Wearable health devices are playing an enormous role in this revolution by helping track your metrics passively.
Swissnex San Francisco explored the topic of Big Data and Health Devices together with The Hive, a Silicon Valley Big Data incubator on March 6th. Roger Magoulas (Director of Research at O’Reilly Media), Ian Blumenfeld (Data Scientist and Co-Founder of InSample), and Rachel Kalmar (Data Scientist at Misfit Wearables) talked about how data science is transforming healthcare, and how we can improve our health by using devices and better analyzing the metrics we track. (videos)
In anticipation of the event, I wore a Fitbit One around my ankle for two weeks. I learned that I sleep anywhere from 6 ¼ to 7 ½ hours a night (far from the nine hours I know I need, though I was painfully aware of this already), and average around 9,300 steps per day—not too far off the recommended 10,000 despite rarely exercising. Thank you San Francisco hills!
Two weeks is not a long enough to track any meaningful change, so perhaps that explains why I’m not terribly excited about steps and sleep. However, I would be about other metrics, like the types of food I consume and how they may relate to my overall well-being. For example, after giving up meat 18 months ago, I am still having a hard time measuring change in my health, if any. Am I really feeling more sluggish? Is it related to my change in diet? I’d love to have an app or a sensor to track what is good for me and what is not.
The myth of the average patient
Everyone has different priorities in their lives, different issues, and different motivators. The good thing is, these days there is probably a way to measure and analyze it. Even from my limited use of the One I grasp the value of regularly seeing solid numbers, lines, trends, and patterns of behavior. I’m not alone. According to a recent Pew study, seven in 10 people in the US track a health indicator for themselves or a loved one, and about the same number of healthcare consumers would like to see their health data shared. This is a good thing. After all, the more data collected, the more value these data have to make predictions for the future.
Connected devices like the One hold promise for personalized care far beyond wellness and fitness. In healthcare, they may help us shift away from the concept of an average patient toward tracking, understanding, and preventing illnesses as they relate to you and me as individuals. Combined with ever improving techniques for genomic sequencing, this is powerful stuff. The ability to create, store, distribute, and analyze Big Data has opened countless possibilities toward better understanding a myriad of things about our health. It turns out, there is a lot to learn.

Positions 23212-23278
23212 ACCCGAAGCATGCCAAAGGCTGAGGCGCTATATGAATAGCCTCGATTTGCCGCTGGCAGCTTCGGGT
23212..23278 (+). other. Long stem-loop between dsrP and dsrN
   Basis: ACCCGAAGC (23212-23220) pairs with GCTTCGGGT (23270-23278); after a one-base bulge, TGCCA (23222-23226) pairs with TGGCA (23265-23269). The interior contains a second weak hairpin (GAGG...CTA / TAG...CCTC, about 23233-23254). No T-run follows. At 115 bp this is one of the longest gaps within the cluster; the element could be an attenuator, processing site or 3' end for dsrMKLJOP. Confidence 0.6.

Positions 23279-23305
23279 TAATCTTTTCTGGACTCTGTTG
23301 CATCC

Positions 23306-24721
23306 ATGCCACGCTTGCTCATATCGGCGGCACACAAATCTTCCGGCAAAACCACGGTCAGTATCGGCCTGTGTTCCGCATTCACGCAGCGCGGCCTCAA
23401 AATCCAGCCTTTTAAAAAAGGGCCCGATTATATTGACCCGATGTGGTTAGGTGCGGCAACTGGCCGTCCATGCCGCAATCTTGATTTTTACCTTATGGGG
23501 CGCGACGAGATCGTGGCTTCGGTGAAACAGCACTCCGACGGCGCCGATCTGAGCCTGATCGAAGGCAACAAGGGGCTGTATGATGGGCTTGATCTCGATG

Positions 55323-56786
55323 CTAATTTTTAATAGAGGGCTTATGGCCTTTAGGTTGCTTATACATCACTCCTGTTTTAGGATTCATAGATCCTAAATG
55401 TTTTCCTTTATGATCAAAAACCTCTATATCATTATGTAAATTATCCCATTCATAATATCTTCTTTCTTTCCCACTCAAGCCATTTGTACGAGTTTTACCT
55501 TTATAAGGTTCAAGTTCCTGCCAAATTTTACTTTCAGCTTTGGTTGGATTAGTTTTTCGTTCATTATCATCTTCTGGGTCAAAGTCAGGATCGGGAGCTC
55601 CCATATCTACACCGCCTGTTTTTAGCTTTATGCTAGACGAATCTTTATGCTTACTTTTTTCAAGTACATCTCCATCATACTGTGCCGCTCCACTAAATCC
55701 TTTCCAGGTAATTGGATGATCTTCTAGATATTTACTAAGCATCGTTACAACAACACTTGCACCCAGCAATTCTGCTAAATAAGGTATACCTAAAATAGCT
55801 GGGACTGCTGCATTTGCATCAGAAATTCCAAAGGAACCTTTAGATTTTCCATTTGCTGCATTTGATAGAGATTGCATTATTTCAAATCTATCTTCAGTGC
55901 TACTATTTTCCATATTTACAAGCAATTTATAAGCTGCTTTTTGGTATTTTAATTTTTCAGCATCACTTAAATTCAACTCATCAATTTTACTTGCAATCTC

Five exabytes of data
In August 2010, Google’s Eric Schmidt cited these numbers: between the dawn of civilization until 2003, humankind created five exabytes of information. Since 2003, we create as much every two days. The exact number has been disputed,sometimes vehemently, but the principle remains the same. With the advent of the Internet and online storage, distribution and creation of information, we now produce more data than ever at an exponential rate.
It is no surprise that Big Data has become a buzzword, hailed by some as the new oil and a key currency. Nowhere does this ring truer than in the $2.8 trillion US healthcare market, projected to soar to $3.5 trillion in 2016. Big does not always mean better, and with the newly amassed amounts of data gathered, we are also just now learning how to make sense of it all. Despite a trend toward a sharing economy, we have a long way to go in healthcare before we can begin asking the right questions.
The future of digital health
The data-driven revolution in healthcare is profound. Wearable health devices like the One are playing an enormous role in this revolution by helping track your metrics passively. But if you are like me, and strapping a variety of devices on every morning is not your cup of tea, there is always your smartphone. Dr. Eric Topol, a prominent proponent of the potential of wireless medicine, already prescribes more apps these days than medications.
Countless apps and additional sensors to track your blood sugar levels or even perform an EKG are already available and sending real-time information to your healthcare provider. While this might sound like science fiction, it is indeed the future. As we collect increasing amounts of data, and increasingly share information, we begin to see a clearer image of our health, in which treatments will become more effective and personalized, healthcare costs will decrease, and consumers will become more engaged with their own health outcomes. In the end, there is something quite big at stake: the possibility of leading healthier, better lives.
Photo credit: Baby Center